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In this final installment, I want to say a few words about Lucy Maud’s personal challenges as a writer. Even a casual perusal of her journals reveals the fact that Maud was a creature of intense, sometimes crippling moods. I don’t think anyone could be capable of communicating the full scope of human joys and sorrows like she did without being intimately acquainted with both the heights and the depths.
And it’s a dangerous business.
Many an artist has run aground on the shoals of their own passionate natures. Although Anne Shirley was a gentler version of her own extremes, Maud well-knew the both wings of anticipation and the depths of despair. And like Emily Starr, Maud had to come to terms with what she really believed to be the creative force acting in the universe.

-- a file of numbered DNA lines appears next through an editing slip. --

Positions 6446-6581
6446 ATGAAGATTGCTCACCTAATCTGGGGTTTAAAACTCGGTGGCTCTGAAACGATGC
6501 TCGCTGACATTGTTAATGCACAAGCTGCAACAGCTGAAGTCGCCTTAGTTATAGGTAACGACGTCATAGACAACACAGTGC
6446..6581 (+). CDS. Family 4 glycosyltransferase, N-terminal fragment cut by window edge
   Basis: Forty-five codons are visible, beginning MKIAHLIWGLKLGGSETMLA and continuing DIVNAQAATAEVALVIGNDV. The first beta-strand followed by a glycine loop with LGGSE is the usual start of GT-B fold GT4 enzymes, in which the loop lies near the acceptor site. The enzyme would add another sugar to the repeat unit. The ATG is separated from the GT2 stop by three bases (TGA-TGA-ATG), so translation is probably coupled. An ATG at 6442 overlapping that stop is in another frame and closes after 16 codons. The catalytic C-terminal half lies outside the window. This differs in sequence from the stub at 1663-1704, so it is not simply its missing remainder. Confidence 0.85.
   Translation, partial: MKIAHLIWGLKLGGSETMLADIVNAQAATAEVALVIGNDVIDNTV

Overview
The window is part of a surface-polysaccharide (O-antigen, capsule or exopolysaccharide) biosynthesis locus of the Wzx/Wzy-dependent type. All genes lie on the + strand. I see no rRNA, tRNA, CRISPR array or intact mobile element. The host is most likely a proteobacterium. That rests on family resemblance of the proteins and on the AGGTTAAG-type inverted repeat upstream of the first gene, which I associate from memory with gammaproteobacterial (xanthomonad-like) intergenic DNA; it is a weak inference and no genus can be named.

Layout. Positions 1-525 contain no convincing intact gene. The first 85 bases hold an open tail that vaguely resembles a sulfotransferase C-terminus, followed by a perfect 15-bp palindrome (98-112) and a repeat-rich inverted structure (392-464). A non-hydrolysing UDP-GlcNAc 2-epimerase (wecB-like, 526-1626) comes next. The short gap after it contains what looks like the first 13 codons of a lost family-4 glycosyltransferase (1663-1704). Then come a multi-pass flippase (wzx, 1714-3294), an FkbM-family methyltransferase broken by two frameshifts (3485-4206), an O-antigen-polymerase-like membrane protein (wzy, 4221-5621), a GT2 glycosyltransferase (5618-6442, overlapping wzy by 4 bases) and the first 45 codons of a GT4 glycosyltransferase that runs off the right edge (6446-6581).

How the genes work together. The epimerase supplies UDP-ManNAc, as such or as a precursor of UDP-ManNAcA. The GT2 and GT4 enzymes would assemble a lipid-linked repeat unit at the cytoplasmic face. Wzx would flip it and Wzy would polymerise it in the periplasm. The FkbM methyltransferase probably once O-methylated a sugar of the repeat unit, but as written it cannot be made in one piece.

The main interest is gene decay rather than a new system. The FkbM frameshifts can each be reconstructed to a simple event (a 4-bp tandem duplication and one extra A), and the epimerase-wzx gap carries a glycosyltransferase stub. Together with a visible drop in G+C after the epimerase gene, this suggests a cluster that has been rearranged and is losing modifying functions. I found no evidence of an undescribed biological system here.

At the beginning of Emily of New Moon, young Emily learns from the brusque and rather brutal housekeeper, Ellen Greene, that her father is going to die. Ellen has told Emily that “finding fault with God” is the absolute wickedest thing anyone could ever do. But Emily has no one else to blame, and she just tells God just what she thinks about it.
Unable to keep such a terrible thing to herself, however, she confesses to her father that she doesn’t like God anymore.
Douglas Starr laughed—the laugh Emily liked best.
“Yes you do, honey. You can’t help liking God. He is Love itself, you know. You mustn’t mix him up with Ellen Green’s God, of course.
Emily didn’t know exactly what Father meant. But all at once she found she wasn’t afraid any longer…She felt as if love was all about her and around her, breathed out from some great, invisible, hovering Tenderness. One couldn’t be afraid or bitter where love was—and love was everywhere…